TSMC to build a $12 billion advanced semiconductor plant in Arizona with U.S. government support – TechCrunch

Taiwan Semiconductor Manufacturing Co., the world’s largest contract semiconductor foundry, said today that it plans to build an advanced chip foundry in Arizona with support from the state and the United States federal government.

The announcement follows a Wall Street Journal report earlier this week that White House officials were in talks with TSMC and Intel to build foundries in the U.S., as part of its effort to reduce reliance on chip factories in Asia. Based in Hsinchu, Taiwan, TSMC provides chip components for many of the world’s largest semiconductor companies and its U.S. clients include Apple and Qualcomm.

The plant, scheduled to start production of chips in 2024, will enable TSMC’s American customers to fabricate their semiconductor products domestically. It will use the company’s 5-nanometer technology and is expected to create 1,600 jobs and have the capacity to produce 20,000 wafers a month.

The U.S.-China trade war, national security concerns, geopolitical unrest and the COVID-19 pandemic have all underscored the shortfalls of relying on foundries located abroad and international supply chains.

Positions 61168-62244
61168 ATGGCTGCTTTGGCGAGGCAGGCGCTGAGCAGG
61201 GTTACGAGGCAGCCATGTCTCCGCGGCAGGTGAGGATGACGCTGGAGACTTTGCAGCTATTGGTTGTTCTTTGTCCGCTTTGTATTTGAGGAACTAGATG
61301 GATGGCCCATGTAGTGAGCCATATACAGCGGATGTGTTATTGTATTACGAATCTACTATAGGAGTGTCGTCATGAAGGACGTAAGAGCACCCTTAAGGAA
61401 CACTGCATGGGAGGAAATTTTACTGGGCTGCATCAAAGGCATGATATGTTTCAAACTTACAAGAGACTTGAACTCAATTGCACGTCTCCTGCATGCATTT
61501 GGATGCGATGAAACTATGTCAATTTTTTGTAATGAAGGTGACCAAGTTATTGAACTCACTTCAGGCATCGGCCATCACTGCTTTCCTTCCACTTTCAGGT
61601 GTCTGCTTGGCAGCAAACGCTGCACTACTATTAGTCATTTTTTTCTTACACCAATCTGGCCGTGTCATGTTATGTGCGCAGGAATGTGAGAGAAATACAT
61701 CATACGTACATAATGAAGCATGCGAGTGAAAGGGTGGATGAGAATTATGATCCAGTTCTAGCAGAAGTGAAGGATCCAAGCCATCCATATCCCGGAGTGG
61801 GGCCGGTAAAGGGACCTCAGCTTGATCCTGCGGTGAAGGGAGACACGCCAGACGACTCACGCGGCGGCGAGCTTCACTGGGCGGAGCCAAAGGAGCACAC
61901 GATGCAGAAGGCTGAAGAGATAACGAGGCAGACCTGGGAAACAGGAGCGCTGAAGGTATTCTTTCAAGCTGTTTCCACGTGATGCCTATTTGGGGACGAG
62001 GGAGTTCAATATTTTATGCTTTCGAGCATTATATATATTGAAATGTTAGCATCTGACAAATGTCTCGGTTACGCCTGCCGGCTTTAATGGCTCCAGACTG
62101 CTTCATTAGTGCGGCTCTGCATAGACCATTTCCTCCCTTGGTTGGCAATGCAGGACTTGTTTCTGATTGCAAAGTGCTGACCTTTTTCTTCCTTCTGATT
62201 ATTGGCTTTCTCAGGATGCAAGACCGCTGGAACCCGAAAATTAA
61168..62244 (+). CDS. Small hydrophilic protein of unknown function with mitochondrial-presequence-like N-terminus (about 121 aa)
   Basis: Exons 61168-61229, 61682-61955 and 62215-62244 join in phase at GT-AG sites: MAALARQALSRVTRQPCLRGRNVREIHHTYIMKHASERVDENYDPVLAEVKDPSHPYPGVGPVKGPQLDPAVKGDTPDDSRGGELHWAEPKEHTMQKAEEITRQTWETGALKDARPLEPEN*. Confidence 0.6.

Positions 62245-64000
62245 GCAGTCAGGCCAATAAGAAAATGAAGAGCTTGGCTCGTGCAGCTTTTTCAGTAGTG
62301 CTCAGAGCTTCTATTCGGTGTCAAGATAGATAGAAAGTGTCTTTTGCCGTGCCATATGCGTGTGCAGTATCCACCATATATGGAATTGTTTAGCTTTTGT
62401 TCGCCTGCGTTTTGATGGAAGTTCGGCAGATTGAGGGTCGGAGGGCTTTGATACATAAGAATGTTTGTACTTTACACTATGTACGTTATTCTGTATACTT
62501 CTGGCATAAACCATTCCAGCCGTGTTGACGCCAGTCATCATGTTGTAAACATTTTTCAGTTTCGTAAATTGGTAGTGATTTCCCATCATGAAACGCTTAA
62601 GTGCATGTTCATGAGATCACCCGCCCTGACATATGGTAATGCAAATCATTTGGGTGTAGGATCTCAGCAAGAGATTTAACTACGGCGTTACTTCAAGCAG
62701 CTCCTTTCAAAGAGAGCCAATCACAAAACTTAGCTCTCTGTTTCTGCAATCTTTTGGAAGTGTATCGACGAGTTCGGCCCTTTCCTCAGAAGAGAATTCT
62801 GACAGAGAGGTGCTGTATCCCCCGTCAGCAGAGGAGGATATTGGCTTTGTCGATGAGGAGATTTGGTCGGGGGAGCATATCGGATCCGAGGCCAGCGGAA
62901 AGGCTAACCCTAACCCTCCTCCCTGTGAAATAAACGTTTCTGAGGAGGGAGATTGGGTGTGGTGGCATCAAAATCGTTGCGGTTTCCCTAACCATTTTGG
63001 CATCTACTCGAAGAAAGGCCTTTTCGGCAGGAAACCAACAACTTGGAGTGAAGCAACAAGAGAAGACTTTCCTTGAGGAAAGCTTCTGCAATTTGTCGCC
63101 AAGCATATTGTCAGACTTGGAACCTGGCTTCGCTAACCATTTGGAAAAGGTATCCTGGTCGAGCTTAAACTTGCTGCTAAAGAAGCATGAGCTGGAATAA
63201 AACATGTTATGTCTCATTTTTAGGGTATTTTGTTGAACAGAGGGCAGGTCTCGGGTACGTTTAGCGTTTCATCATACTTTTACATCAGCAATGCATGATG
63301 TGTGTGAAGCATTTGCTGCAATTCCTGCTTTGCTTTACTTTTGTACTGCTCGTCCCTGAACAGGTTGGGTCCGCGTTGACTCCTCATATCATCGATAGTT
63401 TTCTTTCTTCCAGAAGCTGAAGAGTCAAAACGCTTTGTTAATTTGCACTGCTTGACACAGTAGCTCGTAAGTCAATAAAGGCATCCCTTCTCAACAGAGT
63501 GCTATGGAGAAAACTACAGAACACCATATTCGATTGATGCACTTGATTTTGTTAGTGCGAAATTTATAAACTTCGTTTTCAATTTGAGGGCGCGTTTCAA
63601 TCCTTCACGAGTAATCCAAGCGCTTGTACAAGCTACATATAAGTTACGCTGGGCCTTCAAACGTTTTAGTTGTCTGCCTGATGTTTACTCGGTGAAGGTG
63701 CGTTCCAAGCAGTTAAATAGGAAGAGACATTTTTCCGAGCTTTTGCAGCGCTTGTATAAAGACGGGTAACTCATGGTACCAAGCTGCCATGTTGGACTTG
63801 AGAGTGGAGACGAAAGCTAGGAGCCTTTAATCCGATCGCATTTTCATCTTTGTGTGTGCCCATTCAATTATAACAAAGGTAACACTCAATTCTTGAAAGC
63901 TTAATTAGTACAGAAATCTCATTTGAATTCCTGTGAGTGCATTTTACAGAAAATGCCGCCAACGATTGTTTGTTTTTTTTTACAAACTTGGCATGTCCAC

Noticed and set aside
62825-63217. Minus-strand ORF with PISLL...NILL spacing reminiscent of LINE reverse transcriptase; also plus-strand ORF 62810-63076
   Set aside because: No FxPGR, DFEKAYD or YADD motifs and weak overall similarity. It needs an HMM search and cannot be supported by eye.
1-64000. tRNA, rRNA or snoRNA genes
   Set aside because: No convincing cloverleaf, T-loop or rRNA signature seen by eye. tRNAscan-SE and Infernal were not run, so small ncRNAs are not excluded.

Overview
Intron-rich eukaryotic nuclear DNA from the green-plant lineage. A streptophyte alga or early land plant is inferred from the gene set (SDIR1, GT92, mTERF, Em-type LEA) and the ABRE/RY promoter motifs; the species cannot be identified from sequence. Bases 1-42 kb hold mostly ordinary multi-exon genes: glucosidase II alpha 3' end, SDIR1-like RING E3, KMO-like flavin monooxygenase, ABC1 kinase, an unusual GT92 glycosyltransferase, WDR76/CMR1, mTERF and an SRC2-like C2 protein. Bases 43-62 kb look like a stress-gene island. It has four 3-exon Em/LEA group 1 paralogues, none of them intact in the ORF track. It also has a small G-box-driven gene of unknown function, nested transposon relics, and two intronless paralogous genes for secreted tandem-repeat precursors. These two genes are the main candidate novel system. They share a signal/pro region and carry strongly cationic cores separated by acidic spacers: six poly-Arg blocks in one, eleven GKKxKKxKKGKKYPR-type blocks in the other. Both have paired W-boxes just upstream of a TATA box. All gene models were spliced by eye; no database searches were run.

The U.S. government has reportedly been in talks with TSMC for months, though one sticking point for the company was the high cost of building a new foundry. TSMC chairman Mark Liu told the New York Times in October that the project would require major subsidies because it is more expensive to operate a factory in the U.S. than in Taiwan.

In today’s announcement, TSMC said “U.S. adoption of forward-looking investment policies to enable a globally competitive environment for a leading edge semiconductor technology operation in the U.S. will be crucial to the success of this project.”

The company expects to spend about $12 billion between 2021 and 2029 on the project, with construction slated to begin next year.

TSMC already operates a foundry in Camas, Washington, and has design centers in Austin, Texas and San Jose, California.

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